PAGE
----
The Gospels of the Epiphany (Part 3)
On the previous Sunday, the Church reads of the first miracle occurring in the Gospel of St John; on this Sunday are read the first two miracles in the Gospel of St Matthew (8, 1-13), namely, the healing of a leper, and of the servant of the centurion of Capharnaum. The Roman centurion, when asking for the cure of his gravely ill and beloved servant, declares himself the inferior of a provincial carpenter, unworthy to receive Him into his home. This Gospel is therefore not simply the story of a miracle, but also of the nations’ confession of the divinity of Christ; even the might of the Roman Empire humbles itself before Him, as the Magi did at His birth. The story of the centurion is one of the very few that is used more than once in the temporal cycle of readings, being also the Gospel of the Thursday after Ash Wednesday. In the liturgical rite which originated in Rome, and is now celebrated in every corner of the world, his confession of faith in Christ has been part of the rite of Holy Communion for many centuries.
|Christ and the Centurion, by Paolo Veronese, ca. 1571|
The remaining Sundays of the season after Epiphany have their own prayers and Scriptural readings, but their Gregorian antiphons are repeated from this third Sunday. On the fourth Sunday, the last which can occur before the Christmas season ends on the Purification, the Gospel recounts yet another manifestation of Christ, the calming of the waters of the Sea of Galilee. (Matt. 8, 23-27) Up to this point in St Matthew’s Gospel, the miracles he recounts have all been healings; this is the first miracle of dominion over inanimate creation. This Gospel was perhaps also chosen as a vague reminiscence of the Office of the Epiphany, in which the antiphon of the Benedicite reads, “Seas and rivers, bless the Lord, sing to the Lord a hymn, o fountains, alleluja.” The last two Sundays after Epiphany always fall after the Christmas season ends on February 2nd, and the Gospels chosen for them are no longer manifestations of Christ, but parables.
At most of the Masses associated with the Epiphany, (the vigil, the feast, the two Sundays after the feast), the text of the Communion antiphon is taken from the Gospel. On the third Sunday, however, it is taken from a Gospel text that is not read at all in the Missal of St Pius V. In the Tridentine missal, the ferial days of most seasons have no proper Scriptural readings, but simply repeat those of the previous Sunday, a custom well-established in Rome long before Trent. Many medieval missals, on the other hand, including those of Sarum, Liège and most of the churches of the German Empire, preserve an older custom of the Roman Rite, whereby proper readings were assigned to the Wednesdays and Fridays throughout the year. The story from St Luke’s Gospel of Christ in the synagogue at Capharnaum, (4, 14-22), is assigned by the very oldest surviving Roman lectionary, the seventh-century Wurzburg manuscript, to an unspecified day after the Sunday of the wedding at Cana. After Christ reads a passage from the book of Isaiah, He declares the words of the prophet to be fulfilled in by His coming to Israel; it is the Lord Himself who manifests to the world the true meaning of the words of sacred Scripture. This Gospel’s former presence in the corpus of Mass-lessons is the origin of the Communion antiphon which is sung until Septuagesima Sunday arrives; “All wondered at these things which proceeded from the mouth of God.”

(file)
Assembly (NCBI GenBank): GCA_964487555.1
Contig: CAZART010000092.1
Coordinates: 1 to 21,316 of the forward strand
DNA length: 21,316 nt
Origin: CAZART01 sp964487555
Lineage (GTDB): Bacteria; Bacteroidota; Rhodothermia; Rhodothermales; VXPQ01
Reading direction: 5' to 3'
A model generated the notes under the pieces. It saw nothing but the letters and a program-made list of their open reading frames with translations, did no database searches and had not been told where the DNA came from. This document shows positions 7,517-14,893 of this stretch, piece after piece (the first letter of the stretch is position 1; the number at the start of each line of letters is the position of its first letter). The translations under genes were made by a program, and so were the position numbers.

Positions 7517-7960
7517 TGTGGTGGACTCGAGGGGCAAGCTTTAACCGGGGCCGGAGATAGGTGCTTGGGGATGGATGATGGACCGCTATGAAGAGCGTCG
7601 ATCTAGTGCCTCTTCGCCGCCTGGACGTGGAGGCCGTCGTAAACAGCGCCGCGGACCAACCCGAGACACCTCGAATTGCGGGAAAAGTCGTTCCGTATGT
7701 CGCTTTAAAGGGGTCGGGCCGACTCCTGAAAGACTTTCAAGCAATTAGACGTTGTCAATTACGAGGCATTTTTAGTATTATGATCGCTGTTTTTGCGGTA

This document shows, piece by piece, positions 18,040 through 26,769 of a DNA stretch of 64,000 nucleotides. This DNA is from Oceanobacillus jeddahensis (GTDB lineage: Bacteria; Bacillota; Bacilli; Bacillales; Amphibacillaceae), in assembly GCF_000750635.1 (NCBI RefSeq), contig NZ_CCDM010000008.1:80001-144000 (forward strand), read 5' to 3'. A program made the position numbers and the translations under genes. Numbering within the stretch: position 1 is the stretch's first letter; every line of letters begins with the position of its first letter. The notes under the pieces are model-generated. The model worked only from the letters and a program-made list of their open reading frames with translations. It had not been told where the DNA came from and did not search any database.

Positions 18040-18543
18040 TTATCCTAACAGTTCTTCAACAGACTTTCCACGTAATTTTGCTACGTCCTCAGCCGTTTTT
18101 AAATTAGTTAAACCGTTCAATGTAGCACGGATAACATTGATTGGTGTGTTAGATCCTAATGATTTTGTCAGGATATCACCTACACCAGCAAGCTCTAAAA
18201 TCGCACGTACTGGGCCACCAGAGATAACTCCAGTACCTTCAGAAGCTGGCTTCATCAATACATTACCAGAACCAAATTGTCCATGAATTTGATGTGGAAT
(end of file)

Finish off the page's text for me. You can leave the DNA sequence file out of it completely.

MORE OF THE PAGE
The ancient lectionaries and medieval missals add a number of other Gospel episodes to the season, such as the arrival of Christ in Galilee (Matt. 4, 12-17), and several of the early healings performed by Him. The miraculous multiplication of the loaves and fishes, and the feeding of the five-thousand is also occasionally counted as part of the Epiphany story. The Ambrosian liturgy’s Epiphany hymn Illuminans altissime devotes three strophes to this event, more than it gives to the coming of the Magi, the Baptism of Christ or the Wedding at Cana; then, curiously no further reference to it is made until the Fifth Sunday after the Epiphany, when it is read from the Gospel of St Luke (9, 10-17). The same hymn is sung in the Mozarabic Rite, whose preface of the feast also dwells at length upon the event, but the Gospel itself is never read in the Epiphany season. The Wurzburg lectionary assigns the story to be read twice in the seventh week after Epiphany, first from St Mark and then from St Matthew, but these readings are not in the eighth-century Murbach lectionary, or the medieval missals.
|The Crucifixion, by Ottaviano Nelli (1421-24), from the chapel of the Palazzo Trinci in Foligno, Italy; Blessed James of Voragine, who was archbishop of Genoa, Italy from 1292 until his death in 1298 or 99, is the bishop on the left. (Photograph by Georges Jansoone from Wikimedia Commons; CC BY-SA 4.0)|
Blessed James of Voragine, the author of the much maligned (and unjustly so) Golden Legend, says that the feast commemorates four miracles, and, citing the authority of the Venerable Bede and of the aforementioned hymn, notes that the feast was also called Phagiphania, from the Greek word for eating. He also notes, with some of the critical spirit he is habitually attacked for lacking, “but concerning this fourth miracle, it is doubted whether it happened on this day, both because this is not read in the original text of Bede, and because it is said in the sixth chapter of John, where this miracle is dealt with, ‘Easter was nigh.’ ” (Legenda aurea cap. 14)
Sicard of Cremona agrees in rejecting this tradition as “not authentic”, and it is very likely that the prominent position of the story on Laetare Sunday is the reason why it was early on removed from the Epiphany season. As the church of Milan sings in an antiphon of Epiphany Matins, “Thou alone hast wrought many wonders, o Lord God,” and some must be saved for the rest of the Church’s year.